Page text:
There have been many studies trying to discern the impact of oxytocin on things like maternal behavior and sex but researchers at Mount Sinai School of Medicine wanted to find out if oxytocin helped us to 'understanding' other people in ordinary social encounters.
Result: They determined oxytocin selectively improves social cognitive abilities for less socially proficient individuals, but has little effect on those who are more socially proficient.
The study was a randomized, double-blind, placebo-controlled, cross-over challenge, giving 27 healthy adult men oxytocin or a placebo delivered nasally. Participants then performed an empathic accuracy task in which they watched videos of people discussing emotional events from their life and rated how they thought the people in the videos were feeling.
The researchers looked at whether differences in social cognitive expertise affected response to oxytocin and, though all participants were adults who did not have autism, social competency was measured using the Autism Spectrum Quotient (AQ), a common self-report instrument that predicts social cognitive performance. Their hypothesis was that oxytocin and AQ would interact to predict social cognitive performance. Results showed that oxytocin improved empathic accuracy, but only in those individuals who were less socially proficient.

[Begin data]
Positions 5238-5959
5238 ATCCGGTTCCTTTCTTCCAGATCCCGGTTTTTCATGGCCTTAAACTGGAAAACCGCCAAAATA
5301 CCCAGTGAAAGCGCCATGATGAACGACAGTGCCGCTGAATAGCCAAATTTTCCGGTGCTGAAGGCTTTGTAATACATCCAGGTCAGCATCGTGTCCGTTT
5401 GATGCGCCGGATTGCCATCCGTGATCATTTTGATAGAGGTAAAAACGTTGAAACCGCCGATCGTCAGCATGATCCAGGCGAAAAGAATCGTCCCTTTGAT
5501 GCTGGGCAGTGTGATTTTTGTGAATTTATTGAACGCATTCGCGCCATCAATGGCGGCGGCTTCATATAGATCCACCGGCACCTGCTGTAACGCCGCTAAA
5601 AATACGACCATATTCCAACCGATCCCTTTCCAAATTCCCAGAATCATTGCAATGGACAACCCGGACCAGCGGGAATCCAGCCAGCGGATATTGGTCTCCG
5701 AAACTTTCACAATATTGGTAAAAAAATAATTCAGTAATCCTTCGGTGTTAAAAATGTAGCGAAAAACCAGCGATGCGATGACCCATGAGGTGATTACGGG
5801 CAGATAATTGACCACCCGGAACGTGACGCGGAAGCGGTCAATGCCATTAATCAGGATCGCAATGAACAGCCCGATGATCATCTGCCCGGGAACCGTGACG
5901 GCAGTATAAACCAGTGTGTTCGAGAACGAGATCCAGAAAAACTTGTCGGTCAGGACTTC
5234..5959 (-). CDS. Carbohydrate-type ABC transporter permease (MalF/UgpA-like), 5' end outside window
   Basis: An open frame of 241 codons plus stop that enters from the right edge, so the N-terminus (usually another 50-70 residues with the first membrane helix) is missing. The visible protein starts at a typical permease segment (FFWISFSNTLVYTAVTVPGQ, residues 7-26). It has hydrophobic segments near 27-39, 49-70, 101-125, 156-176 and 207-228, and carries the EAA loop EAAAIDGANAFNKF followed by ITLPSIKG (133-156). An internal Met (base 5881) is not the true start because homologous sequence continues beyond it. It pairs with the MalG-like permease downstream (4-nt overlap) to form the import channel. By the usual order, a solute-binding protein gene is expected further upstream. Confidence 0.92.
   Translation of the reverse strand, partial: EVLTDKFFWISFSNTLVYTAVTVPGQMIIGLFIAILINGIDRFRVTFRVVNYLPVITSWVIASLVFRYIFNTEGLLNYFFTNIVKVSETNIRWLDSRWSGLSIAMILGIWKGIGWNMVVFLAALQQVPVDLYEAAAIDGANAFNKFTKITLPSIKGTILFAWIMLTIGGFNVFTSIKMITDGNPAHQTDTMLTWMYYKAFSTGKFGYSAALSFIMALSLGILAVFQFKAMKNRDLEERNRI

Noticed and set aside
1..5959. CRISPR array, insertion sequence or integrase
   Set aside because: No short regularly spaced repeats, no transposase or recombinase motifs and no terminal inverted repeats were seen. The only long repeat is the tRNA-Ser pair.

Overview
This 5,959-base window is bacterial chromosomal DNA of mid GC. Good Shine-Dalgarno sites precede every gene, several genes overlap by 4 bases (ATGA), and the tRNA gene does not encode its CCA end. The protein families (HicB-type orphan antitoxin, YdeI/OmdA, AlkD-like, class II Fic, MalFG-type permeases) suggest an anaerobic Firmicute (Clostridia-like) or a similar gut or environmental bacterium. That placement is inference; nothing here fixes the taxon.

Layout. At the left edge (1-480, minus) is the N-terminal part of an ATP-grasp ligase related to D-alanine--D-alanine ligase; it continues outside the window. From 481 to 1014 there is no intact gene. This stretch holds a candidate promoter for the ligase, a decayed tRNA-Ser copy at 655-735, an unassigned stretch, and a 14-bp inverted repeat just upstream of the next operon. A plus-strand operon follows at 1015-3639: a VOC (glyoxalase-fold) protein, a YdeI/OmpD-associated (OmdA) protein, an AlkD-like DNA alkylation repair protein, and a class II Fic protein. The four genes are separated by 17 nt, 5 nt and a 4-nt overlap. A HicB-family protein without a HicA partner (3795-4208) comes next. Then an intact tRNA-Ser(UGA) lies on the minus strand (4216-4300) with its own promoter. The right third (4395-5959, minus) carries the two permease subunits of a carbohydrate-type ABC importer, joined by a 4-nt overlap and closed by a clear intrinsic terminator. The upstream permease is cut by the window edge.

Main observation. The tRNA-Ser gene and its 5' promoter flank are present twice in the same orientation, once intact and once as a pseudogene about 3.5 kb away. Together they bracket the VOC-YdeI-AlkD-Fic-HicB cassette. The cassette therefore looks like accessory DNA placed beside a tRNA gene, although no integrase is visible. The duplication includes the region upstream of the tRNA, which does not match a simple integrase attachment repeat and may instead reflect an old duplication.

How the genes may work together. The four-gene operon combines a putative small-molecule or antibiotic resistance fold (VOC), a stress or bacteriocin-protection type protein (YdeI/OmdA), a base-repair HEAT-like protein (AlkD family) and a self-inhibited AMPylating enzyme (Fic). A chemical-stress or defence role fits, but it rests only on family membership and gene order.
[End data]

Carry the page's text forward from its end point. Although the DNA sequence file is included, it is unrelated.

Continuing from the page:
More socially proficient participants performed well on the empathic accuracy task regardless of whether they were on oxytocin or placebo. By contrast, less socially proficient participants performed poorly on placebo but significantly better on oxytocin. In fact, on oxytocin, their empathic accuracy performance was identical to that of the socially proficient participants.
"Oxytocin is widely believed to make all people more empathic and understanding of others," said Jennifer Bartz, PhD, Assistant Professor, Psychiatry, Mount Sinai School of Medicine, and lead author of the study. "Our study contradicts that. Instead, oxytocin appears to be helpful only for those who are less socially proficient.
"Our data show that oxytocin selectively improves social cognition in people who are less socially proficient, but had little impact on more socially proficient individuals. While more research is required, these results highlight the potential oxytocin holds for treating social deficits in people with disorders marked by deficits in social functioning like autism."
Citation: Jennifer A. Bartz, Jamil Zaki, Niall Bolger, Eric Hollander, Natasha N. Ludwig, Alexander Kolevzon, and Kevin N. Ochsner, 'Oxytocin Selectively Improves Empathic Accuracy', Psychological Science Published online before print September 20, 2010 doi: 10.1177/0956797610383439